Changes in Home Parenteral Nutrition Practice Based on the Canadian Home Parenteral Nutrition Patient Registry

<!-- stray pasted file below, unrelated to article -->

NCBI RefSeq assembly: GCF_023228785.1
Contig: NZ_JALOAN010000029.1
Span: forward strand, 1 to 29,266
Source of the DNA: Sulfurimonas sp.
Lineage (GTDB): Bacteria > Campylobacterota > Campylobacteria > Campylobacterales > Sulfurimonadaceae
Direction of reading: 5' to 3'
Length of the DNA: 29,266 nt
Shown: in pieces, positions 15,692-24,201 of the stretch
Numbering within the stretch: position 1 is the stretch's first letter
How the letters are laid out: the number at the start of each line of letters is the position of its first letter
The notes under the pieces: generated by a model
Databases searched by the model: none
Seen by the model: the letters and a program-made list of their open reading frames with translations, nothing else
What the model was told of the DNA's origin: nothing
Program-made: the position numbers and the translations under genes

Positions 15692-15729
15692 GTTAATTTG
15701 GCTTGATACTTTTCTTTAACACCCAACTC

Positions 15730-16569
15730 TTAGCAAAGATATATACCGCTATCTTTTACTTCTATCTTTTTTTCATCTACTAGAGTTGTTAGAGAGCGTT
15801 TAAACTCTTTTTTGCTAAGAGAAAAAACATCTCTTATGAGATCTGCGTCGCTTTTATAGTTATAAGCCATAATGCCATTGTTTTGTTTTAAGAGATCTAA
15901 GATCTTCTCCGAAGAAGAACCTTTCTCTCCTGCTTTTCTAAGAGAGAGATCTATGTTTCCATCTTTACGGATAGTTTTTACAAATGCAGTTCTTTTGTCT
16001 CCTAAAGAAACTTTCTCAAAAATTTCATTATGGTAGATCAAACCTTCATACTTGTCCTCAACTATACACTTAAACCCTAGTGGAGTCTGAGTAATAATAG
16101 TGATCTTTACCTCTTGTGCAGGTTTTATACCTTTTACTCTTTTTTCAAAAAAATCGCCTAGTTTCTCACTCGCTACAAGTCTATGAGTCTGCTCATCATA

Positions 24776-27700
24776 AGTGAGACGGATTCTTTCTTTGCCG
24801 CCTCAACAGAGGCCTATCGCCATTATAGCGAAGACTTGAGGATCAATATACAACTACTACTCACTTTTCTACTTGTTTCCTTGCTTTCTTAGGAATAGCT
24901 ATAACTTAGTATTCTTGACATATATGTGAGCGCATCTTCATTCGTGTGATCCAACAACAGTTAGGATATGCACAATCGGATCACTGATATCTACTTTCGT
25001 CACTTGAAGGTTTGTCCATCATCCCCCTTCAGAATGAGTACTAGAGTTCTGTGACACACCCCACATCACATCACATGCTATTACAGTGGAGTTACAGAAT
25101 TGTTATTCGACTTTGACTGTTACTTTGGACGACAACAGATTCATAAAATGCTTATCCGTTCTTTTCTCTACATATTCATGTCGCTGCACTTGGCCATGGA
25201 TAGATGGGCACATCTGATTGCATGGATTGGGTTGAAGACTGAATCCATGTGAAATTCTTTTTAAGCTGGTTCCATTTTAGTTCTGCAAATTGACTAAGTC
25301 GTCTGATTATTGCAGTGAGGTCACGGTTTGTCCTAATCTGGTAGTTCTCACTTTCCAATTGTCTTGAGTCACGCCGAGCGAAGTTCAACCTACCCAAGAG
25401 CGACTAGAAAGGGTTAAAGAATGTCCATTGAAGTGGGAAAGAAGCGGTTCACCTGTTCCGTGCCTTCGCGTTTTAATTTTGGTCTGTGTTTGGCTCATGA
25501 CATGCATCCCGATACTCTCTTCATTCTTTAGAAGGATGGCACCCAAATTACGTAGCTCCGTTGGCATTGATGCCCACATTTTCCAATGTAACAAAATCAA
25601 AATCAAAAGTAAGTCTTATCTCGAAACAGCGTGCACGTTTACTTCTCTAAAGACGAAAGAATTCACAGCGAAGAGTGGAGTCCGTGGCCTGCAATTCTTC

Background: Since 2005, the Canadian home parenteral nutrition (HPN) registry has collected data on patients’ demography, outcomes, and HPN clinical practice. At annual meetings, Canadian HPN programs review and discuss results. Aim: To evaluate changes over time in patient demography, outcomes, and HPN clinical practice using the registry data. Methods: This retrospective study evaluated 369 patients who were prospectively entered in the registry. Two periods were compared for the first data entry: 2005–2008 (n = 182) and 2011–2014 (n = 187). Patient demography, indications for HPN, HPN regimen, nutrition assessment, vascular access, and number of line sepsis per 1000 catheter days were evaluated. Results: For 2011–2014 compared with 2005–2008, indications for HPN changed significantly, with an increased proportion of patients with cancer (37.9% vs 16.7%) and with fewer cases of short bowel syndrome (32% vs 65.5%); line sepsis rate decreased from 1.58 to 0.97 per 1000 catheter days; and the use of tunneled catheters decreased from 64.3% to 38.0% and was no longer the most frequently chosen vascular access method. In contrast, the proportion of peripherally inserted central catheters increased from 21.6% to 52.9%. In addition, there was a reduction in number and days of hospitalizations related to HPN, and favorable changes were noted in the prescription of energy, proteins, and trace elements. Conclusion: The Canadian HPN registry is useful in tracking trends in demography, outcomes, and clinical practice. Results suggest a shift in patient demography and line access with improvement in line sepsis, hospitalizations, and HPN prescriptions.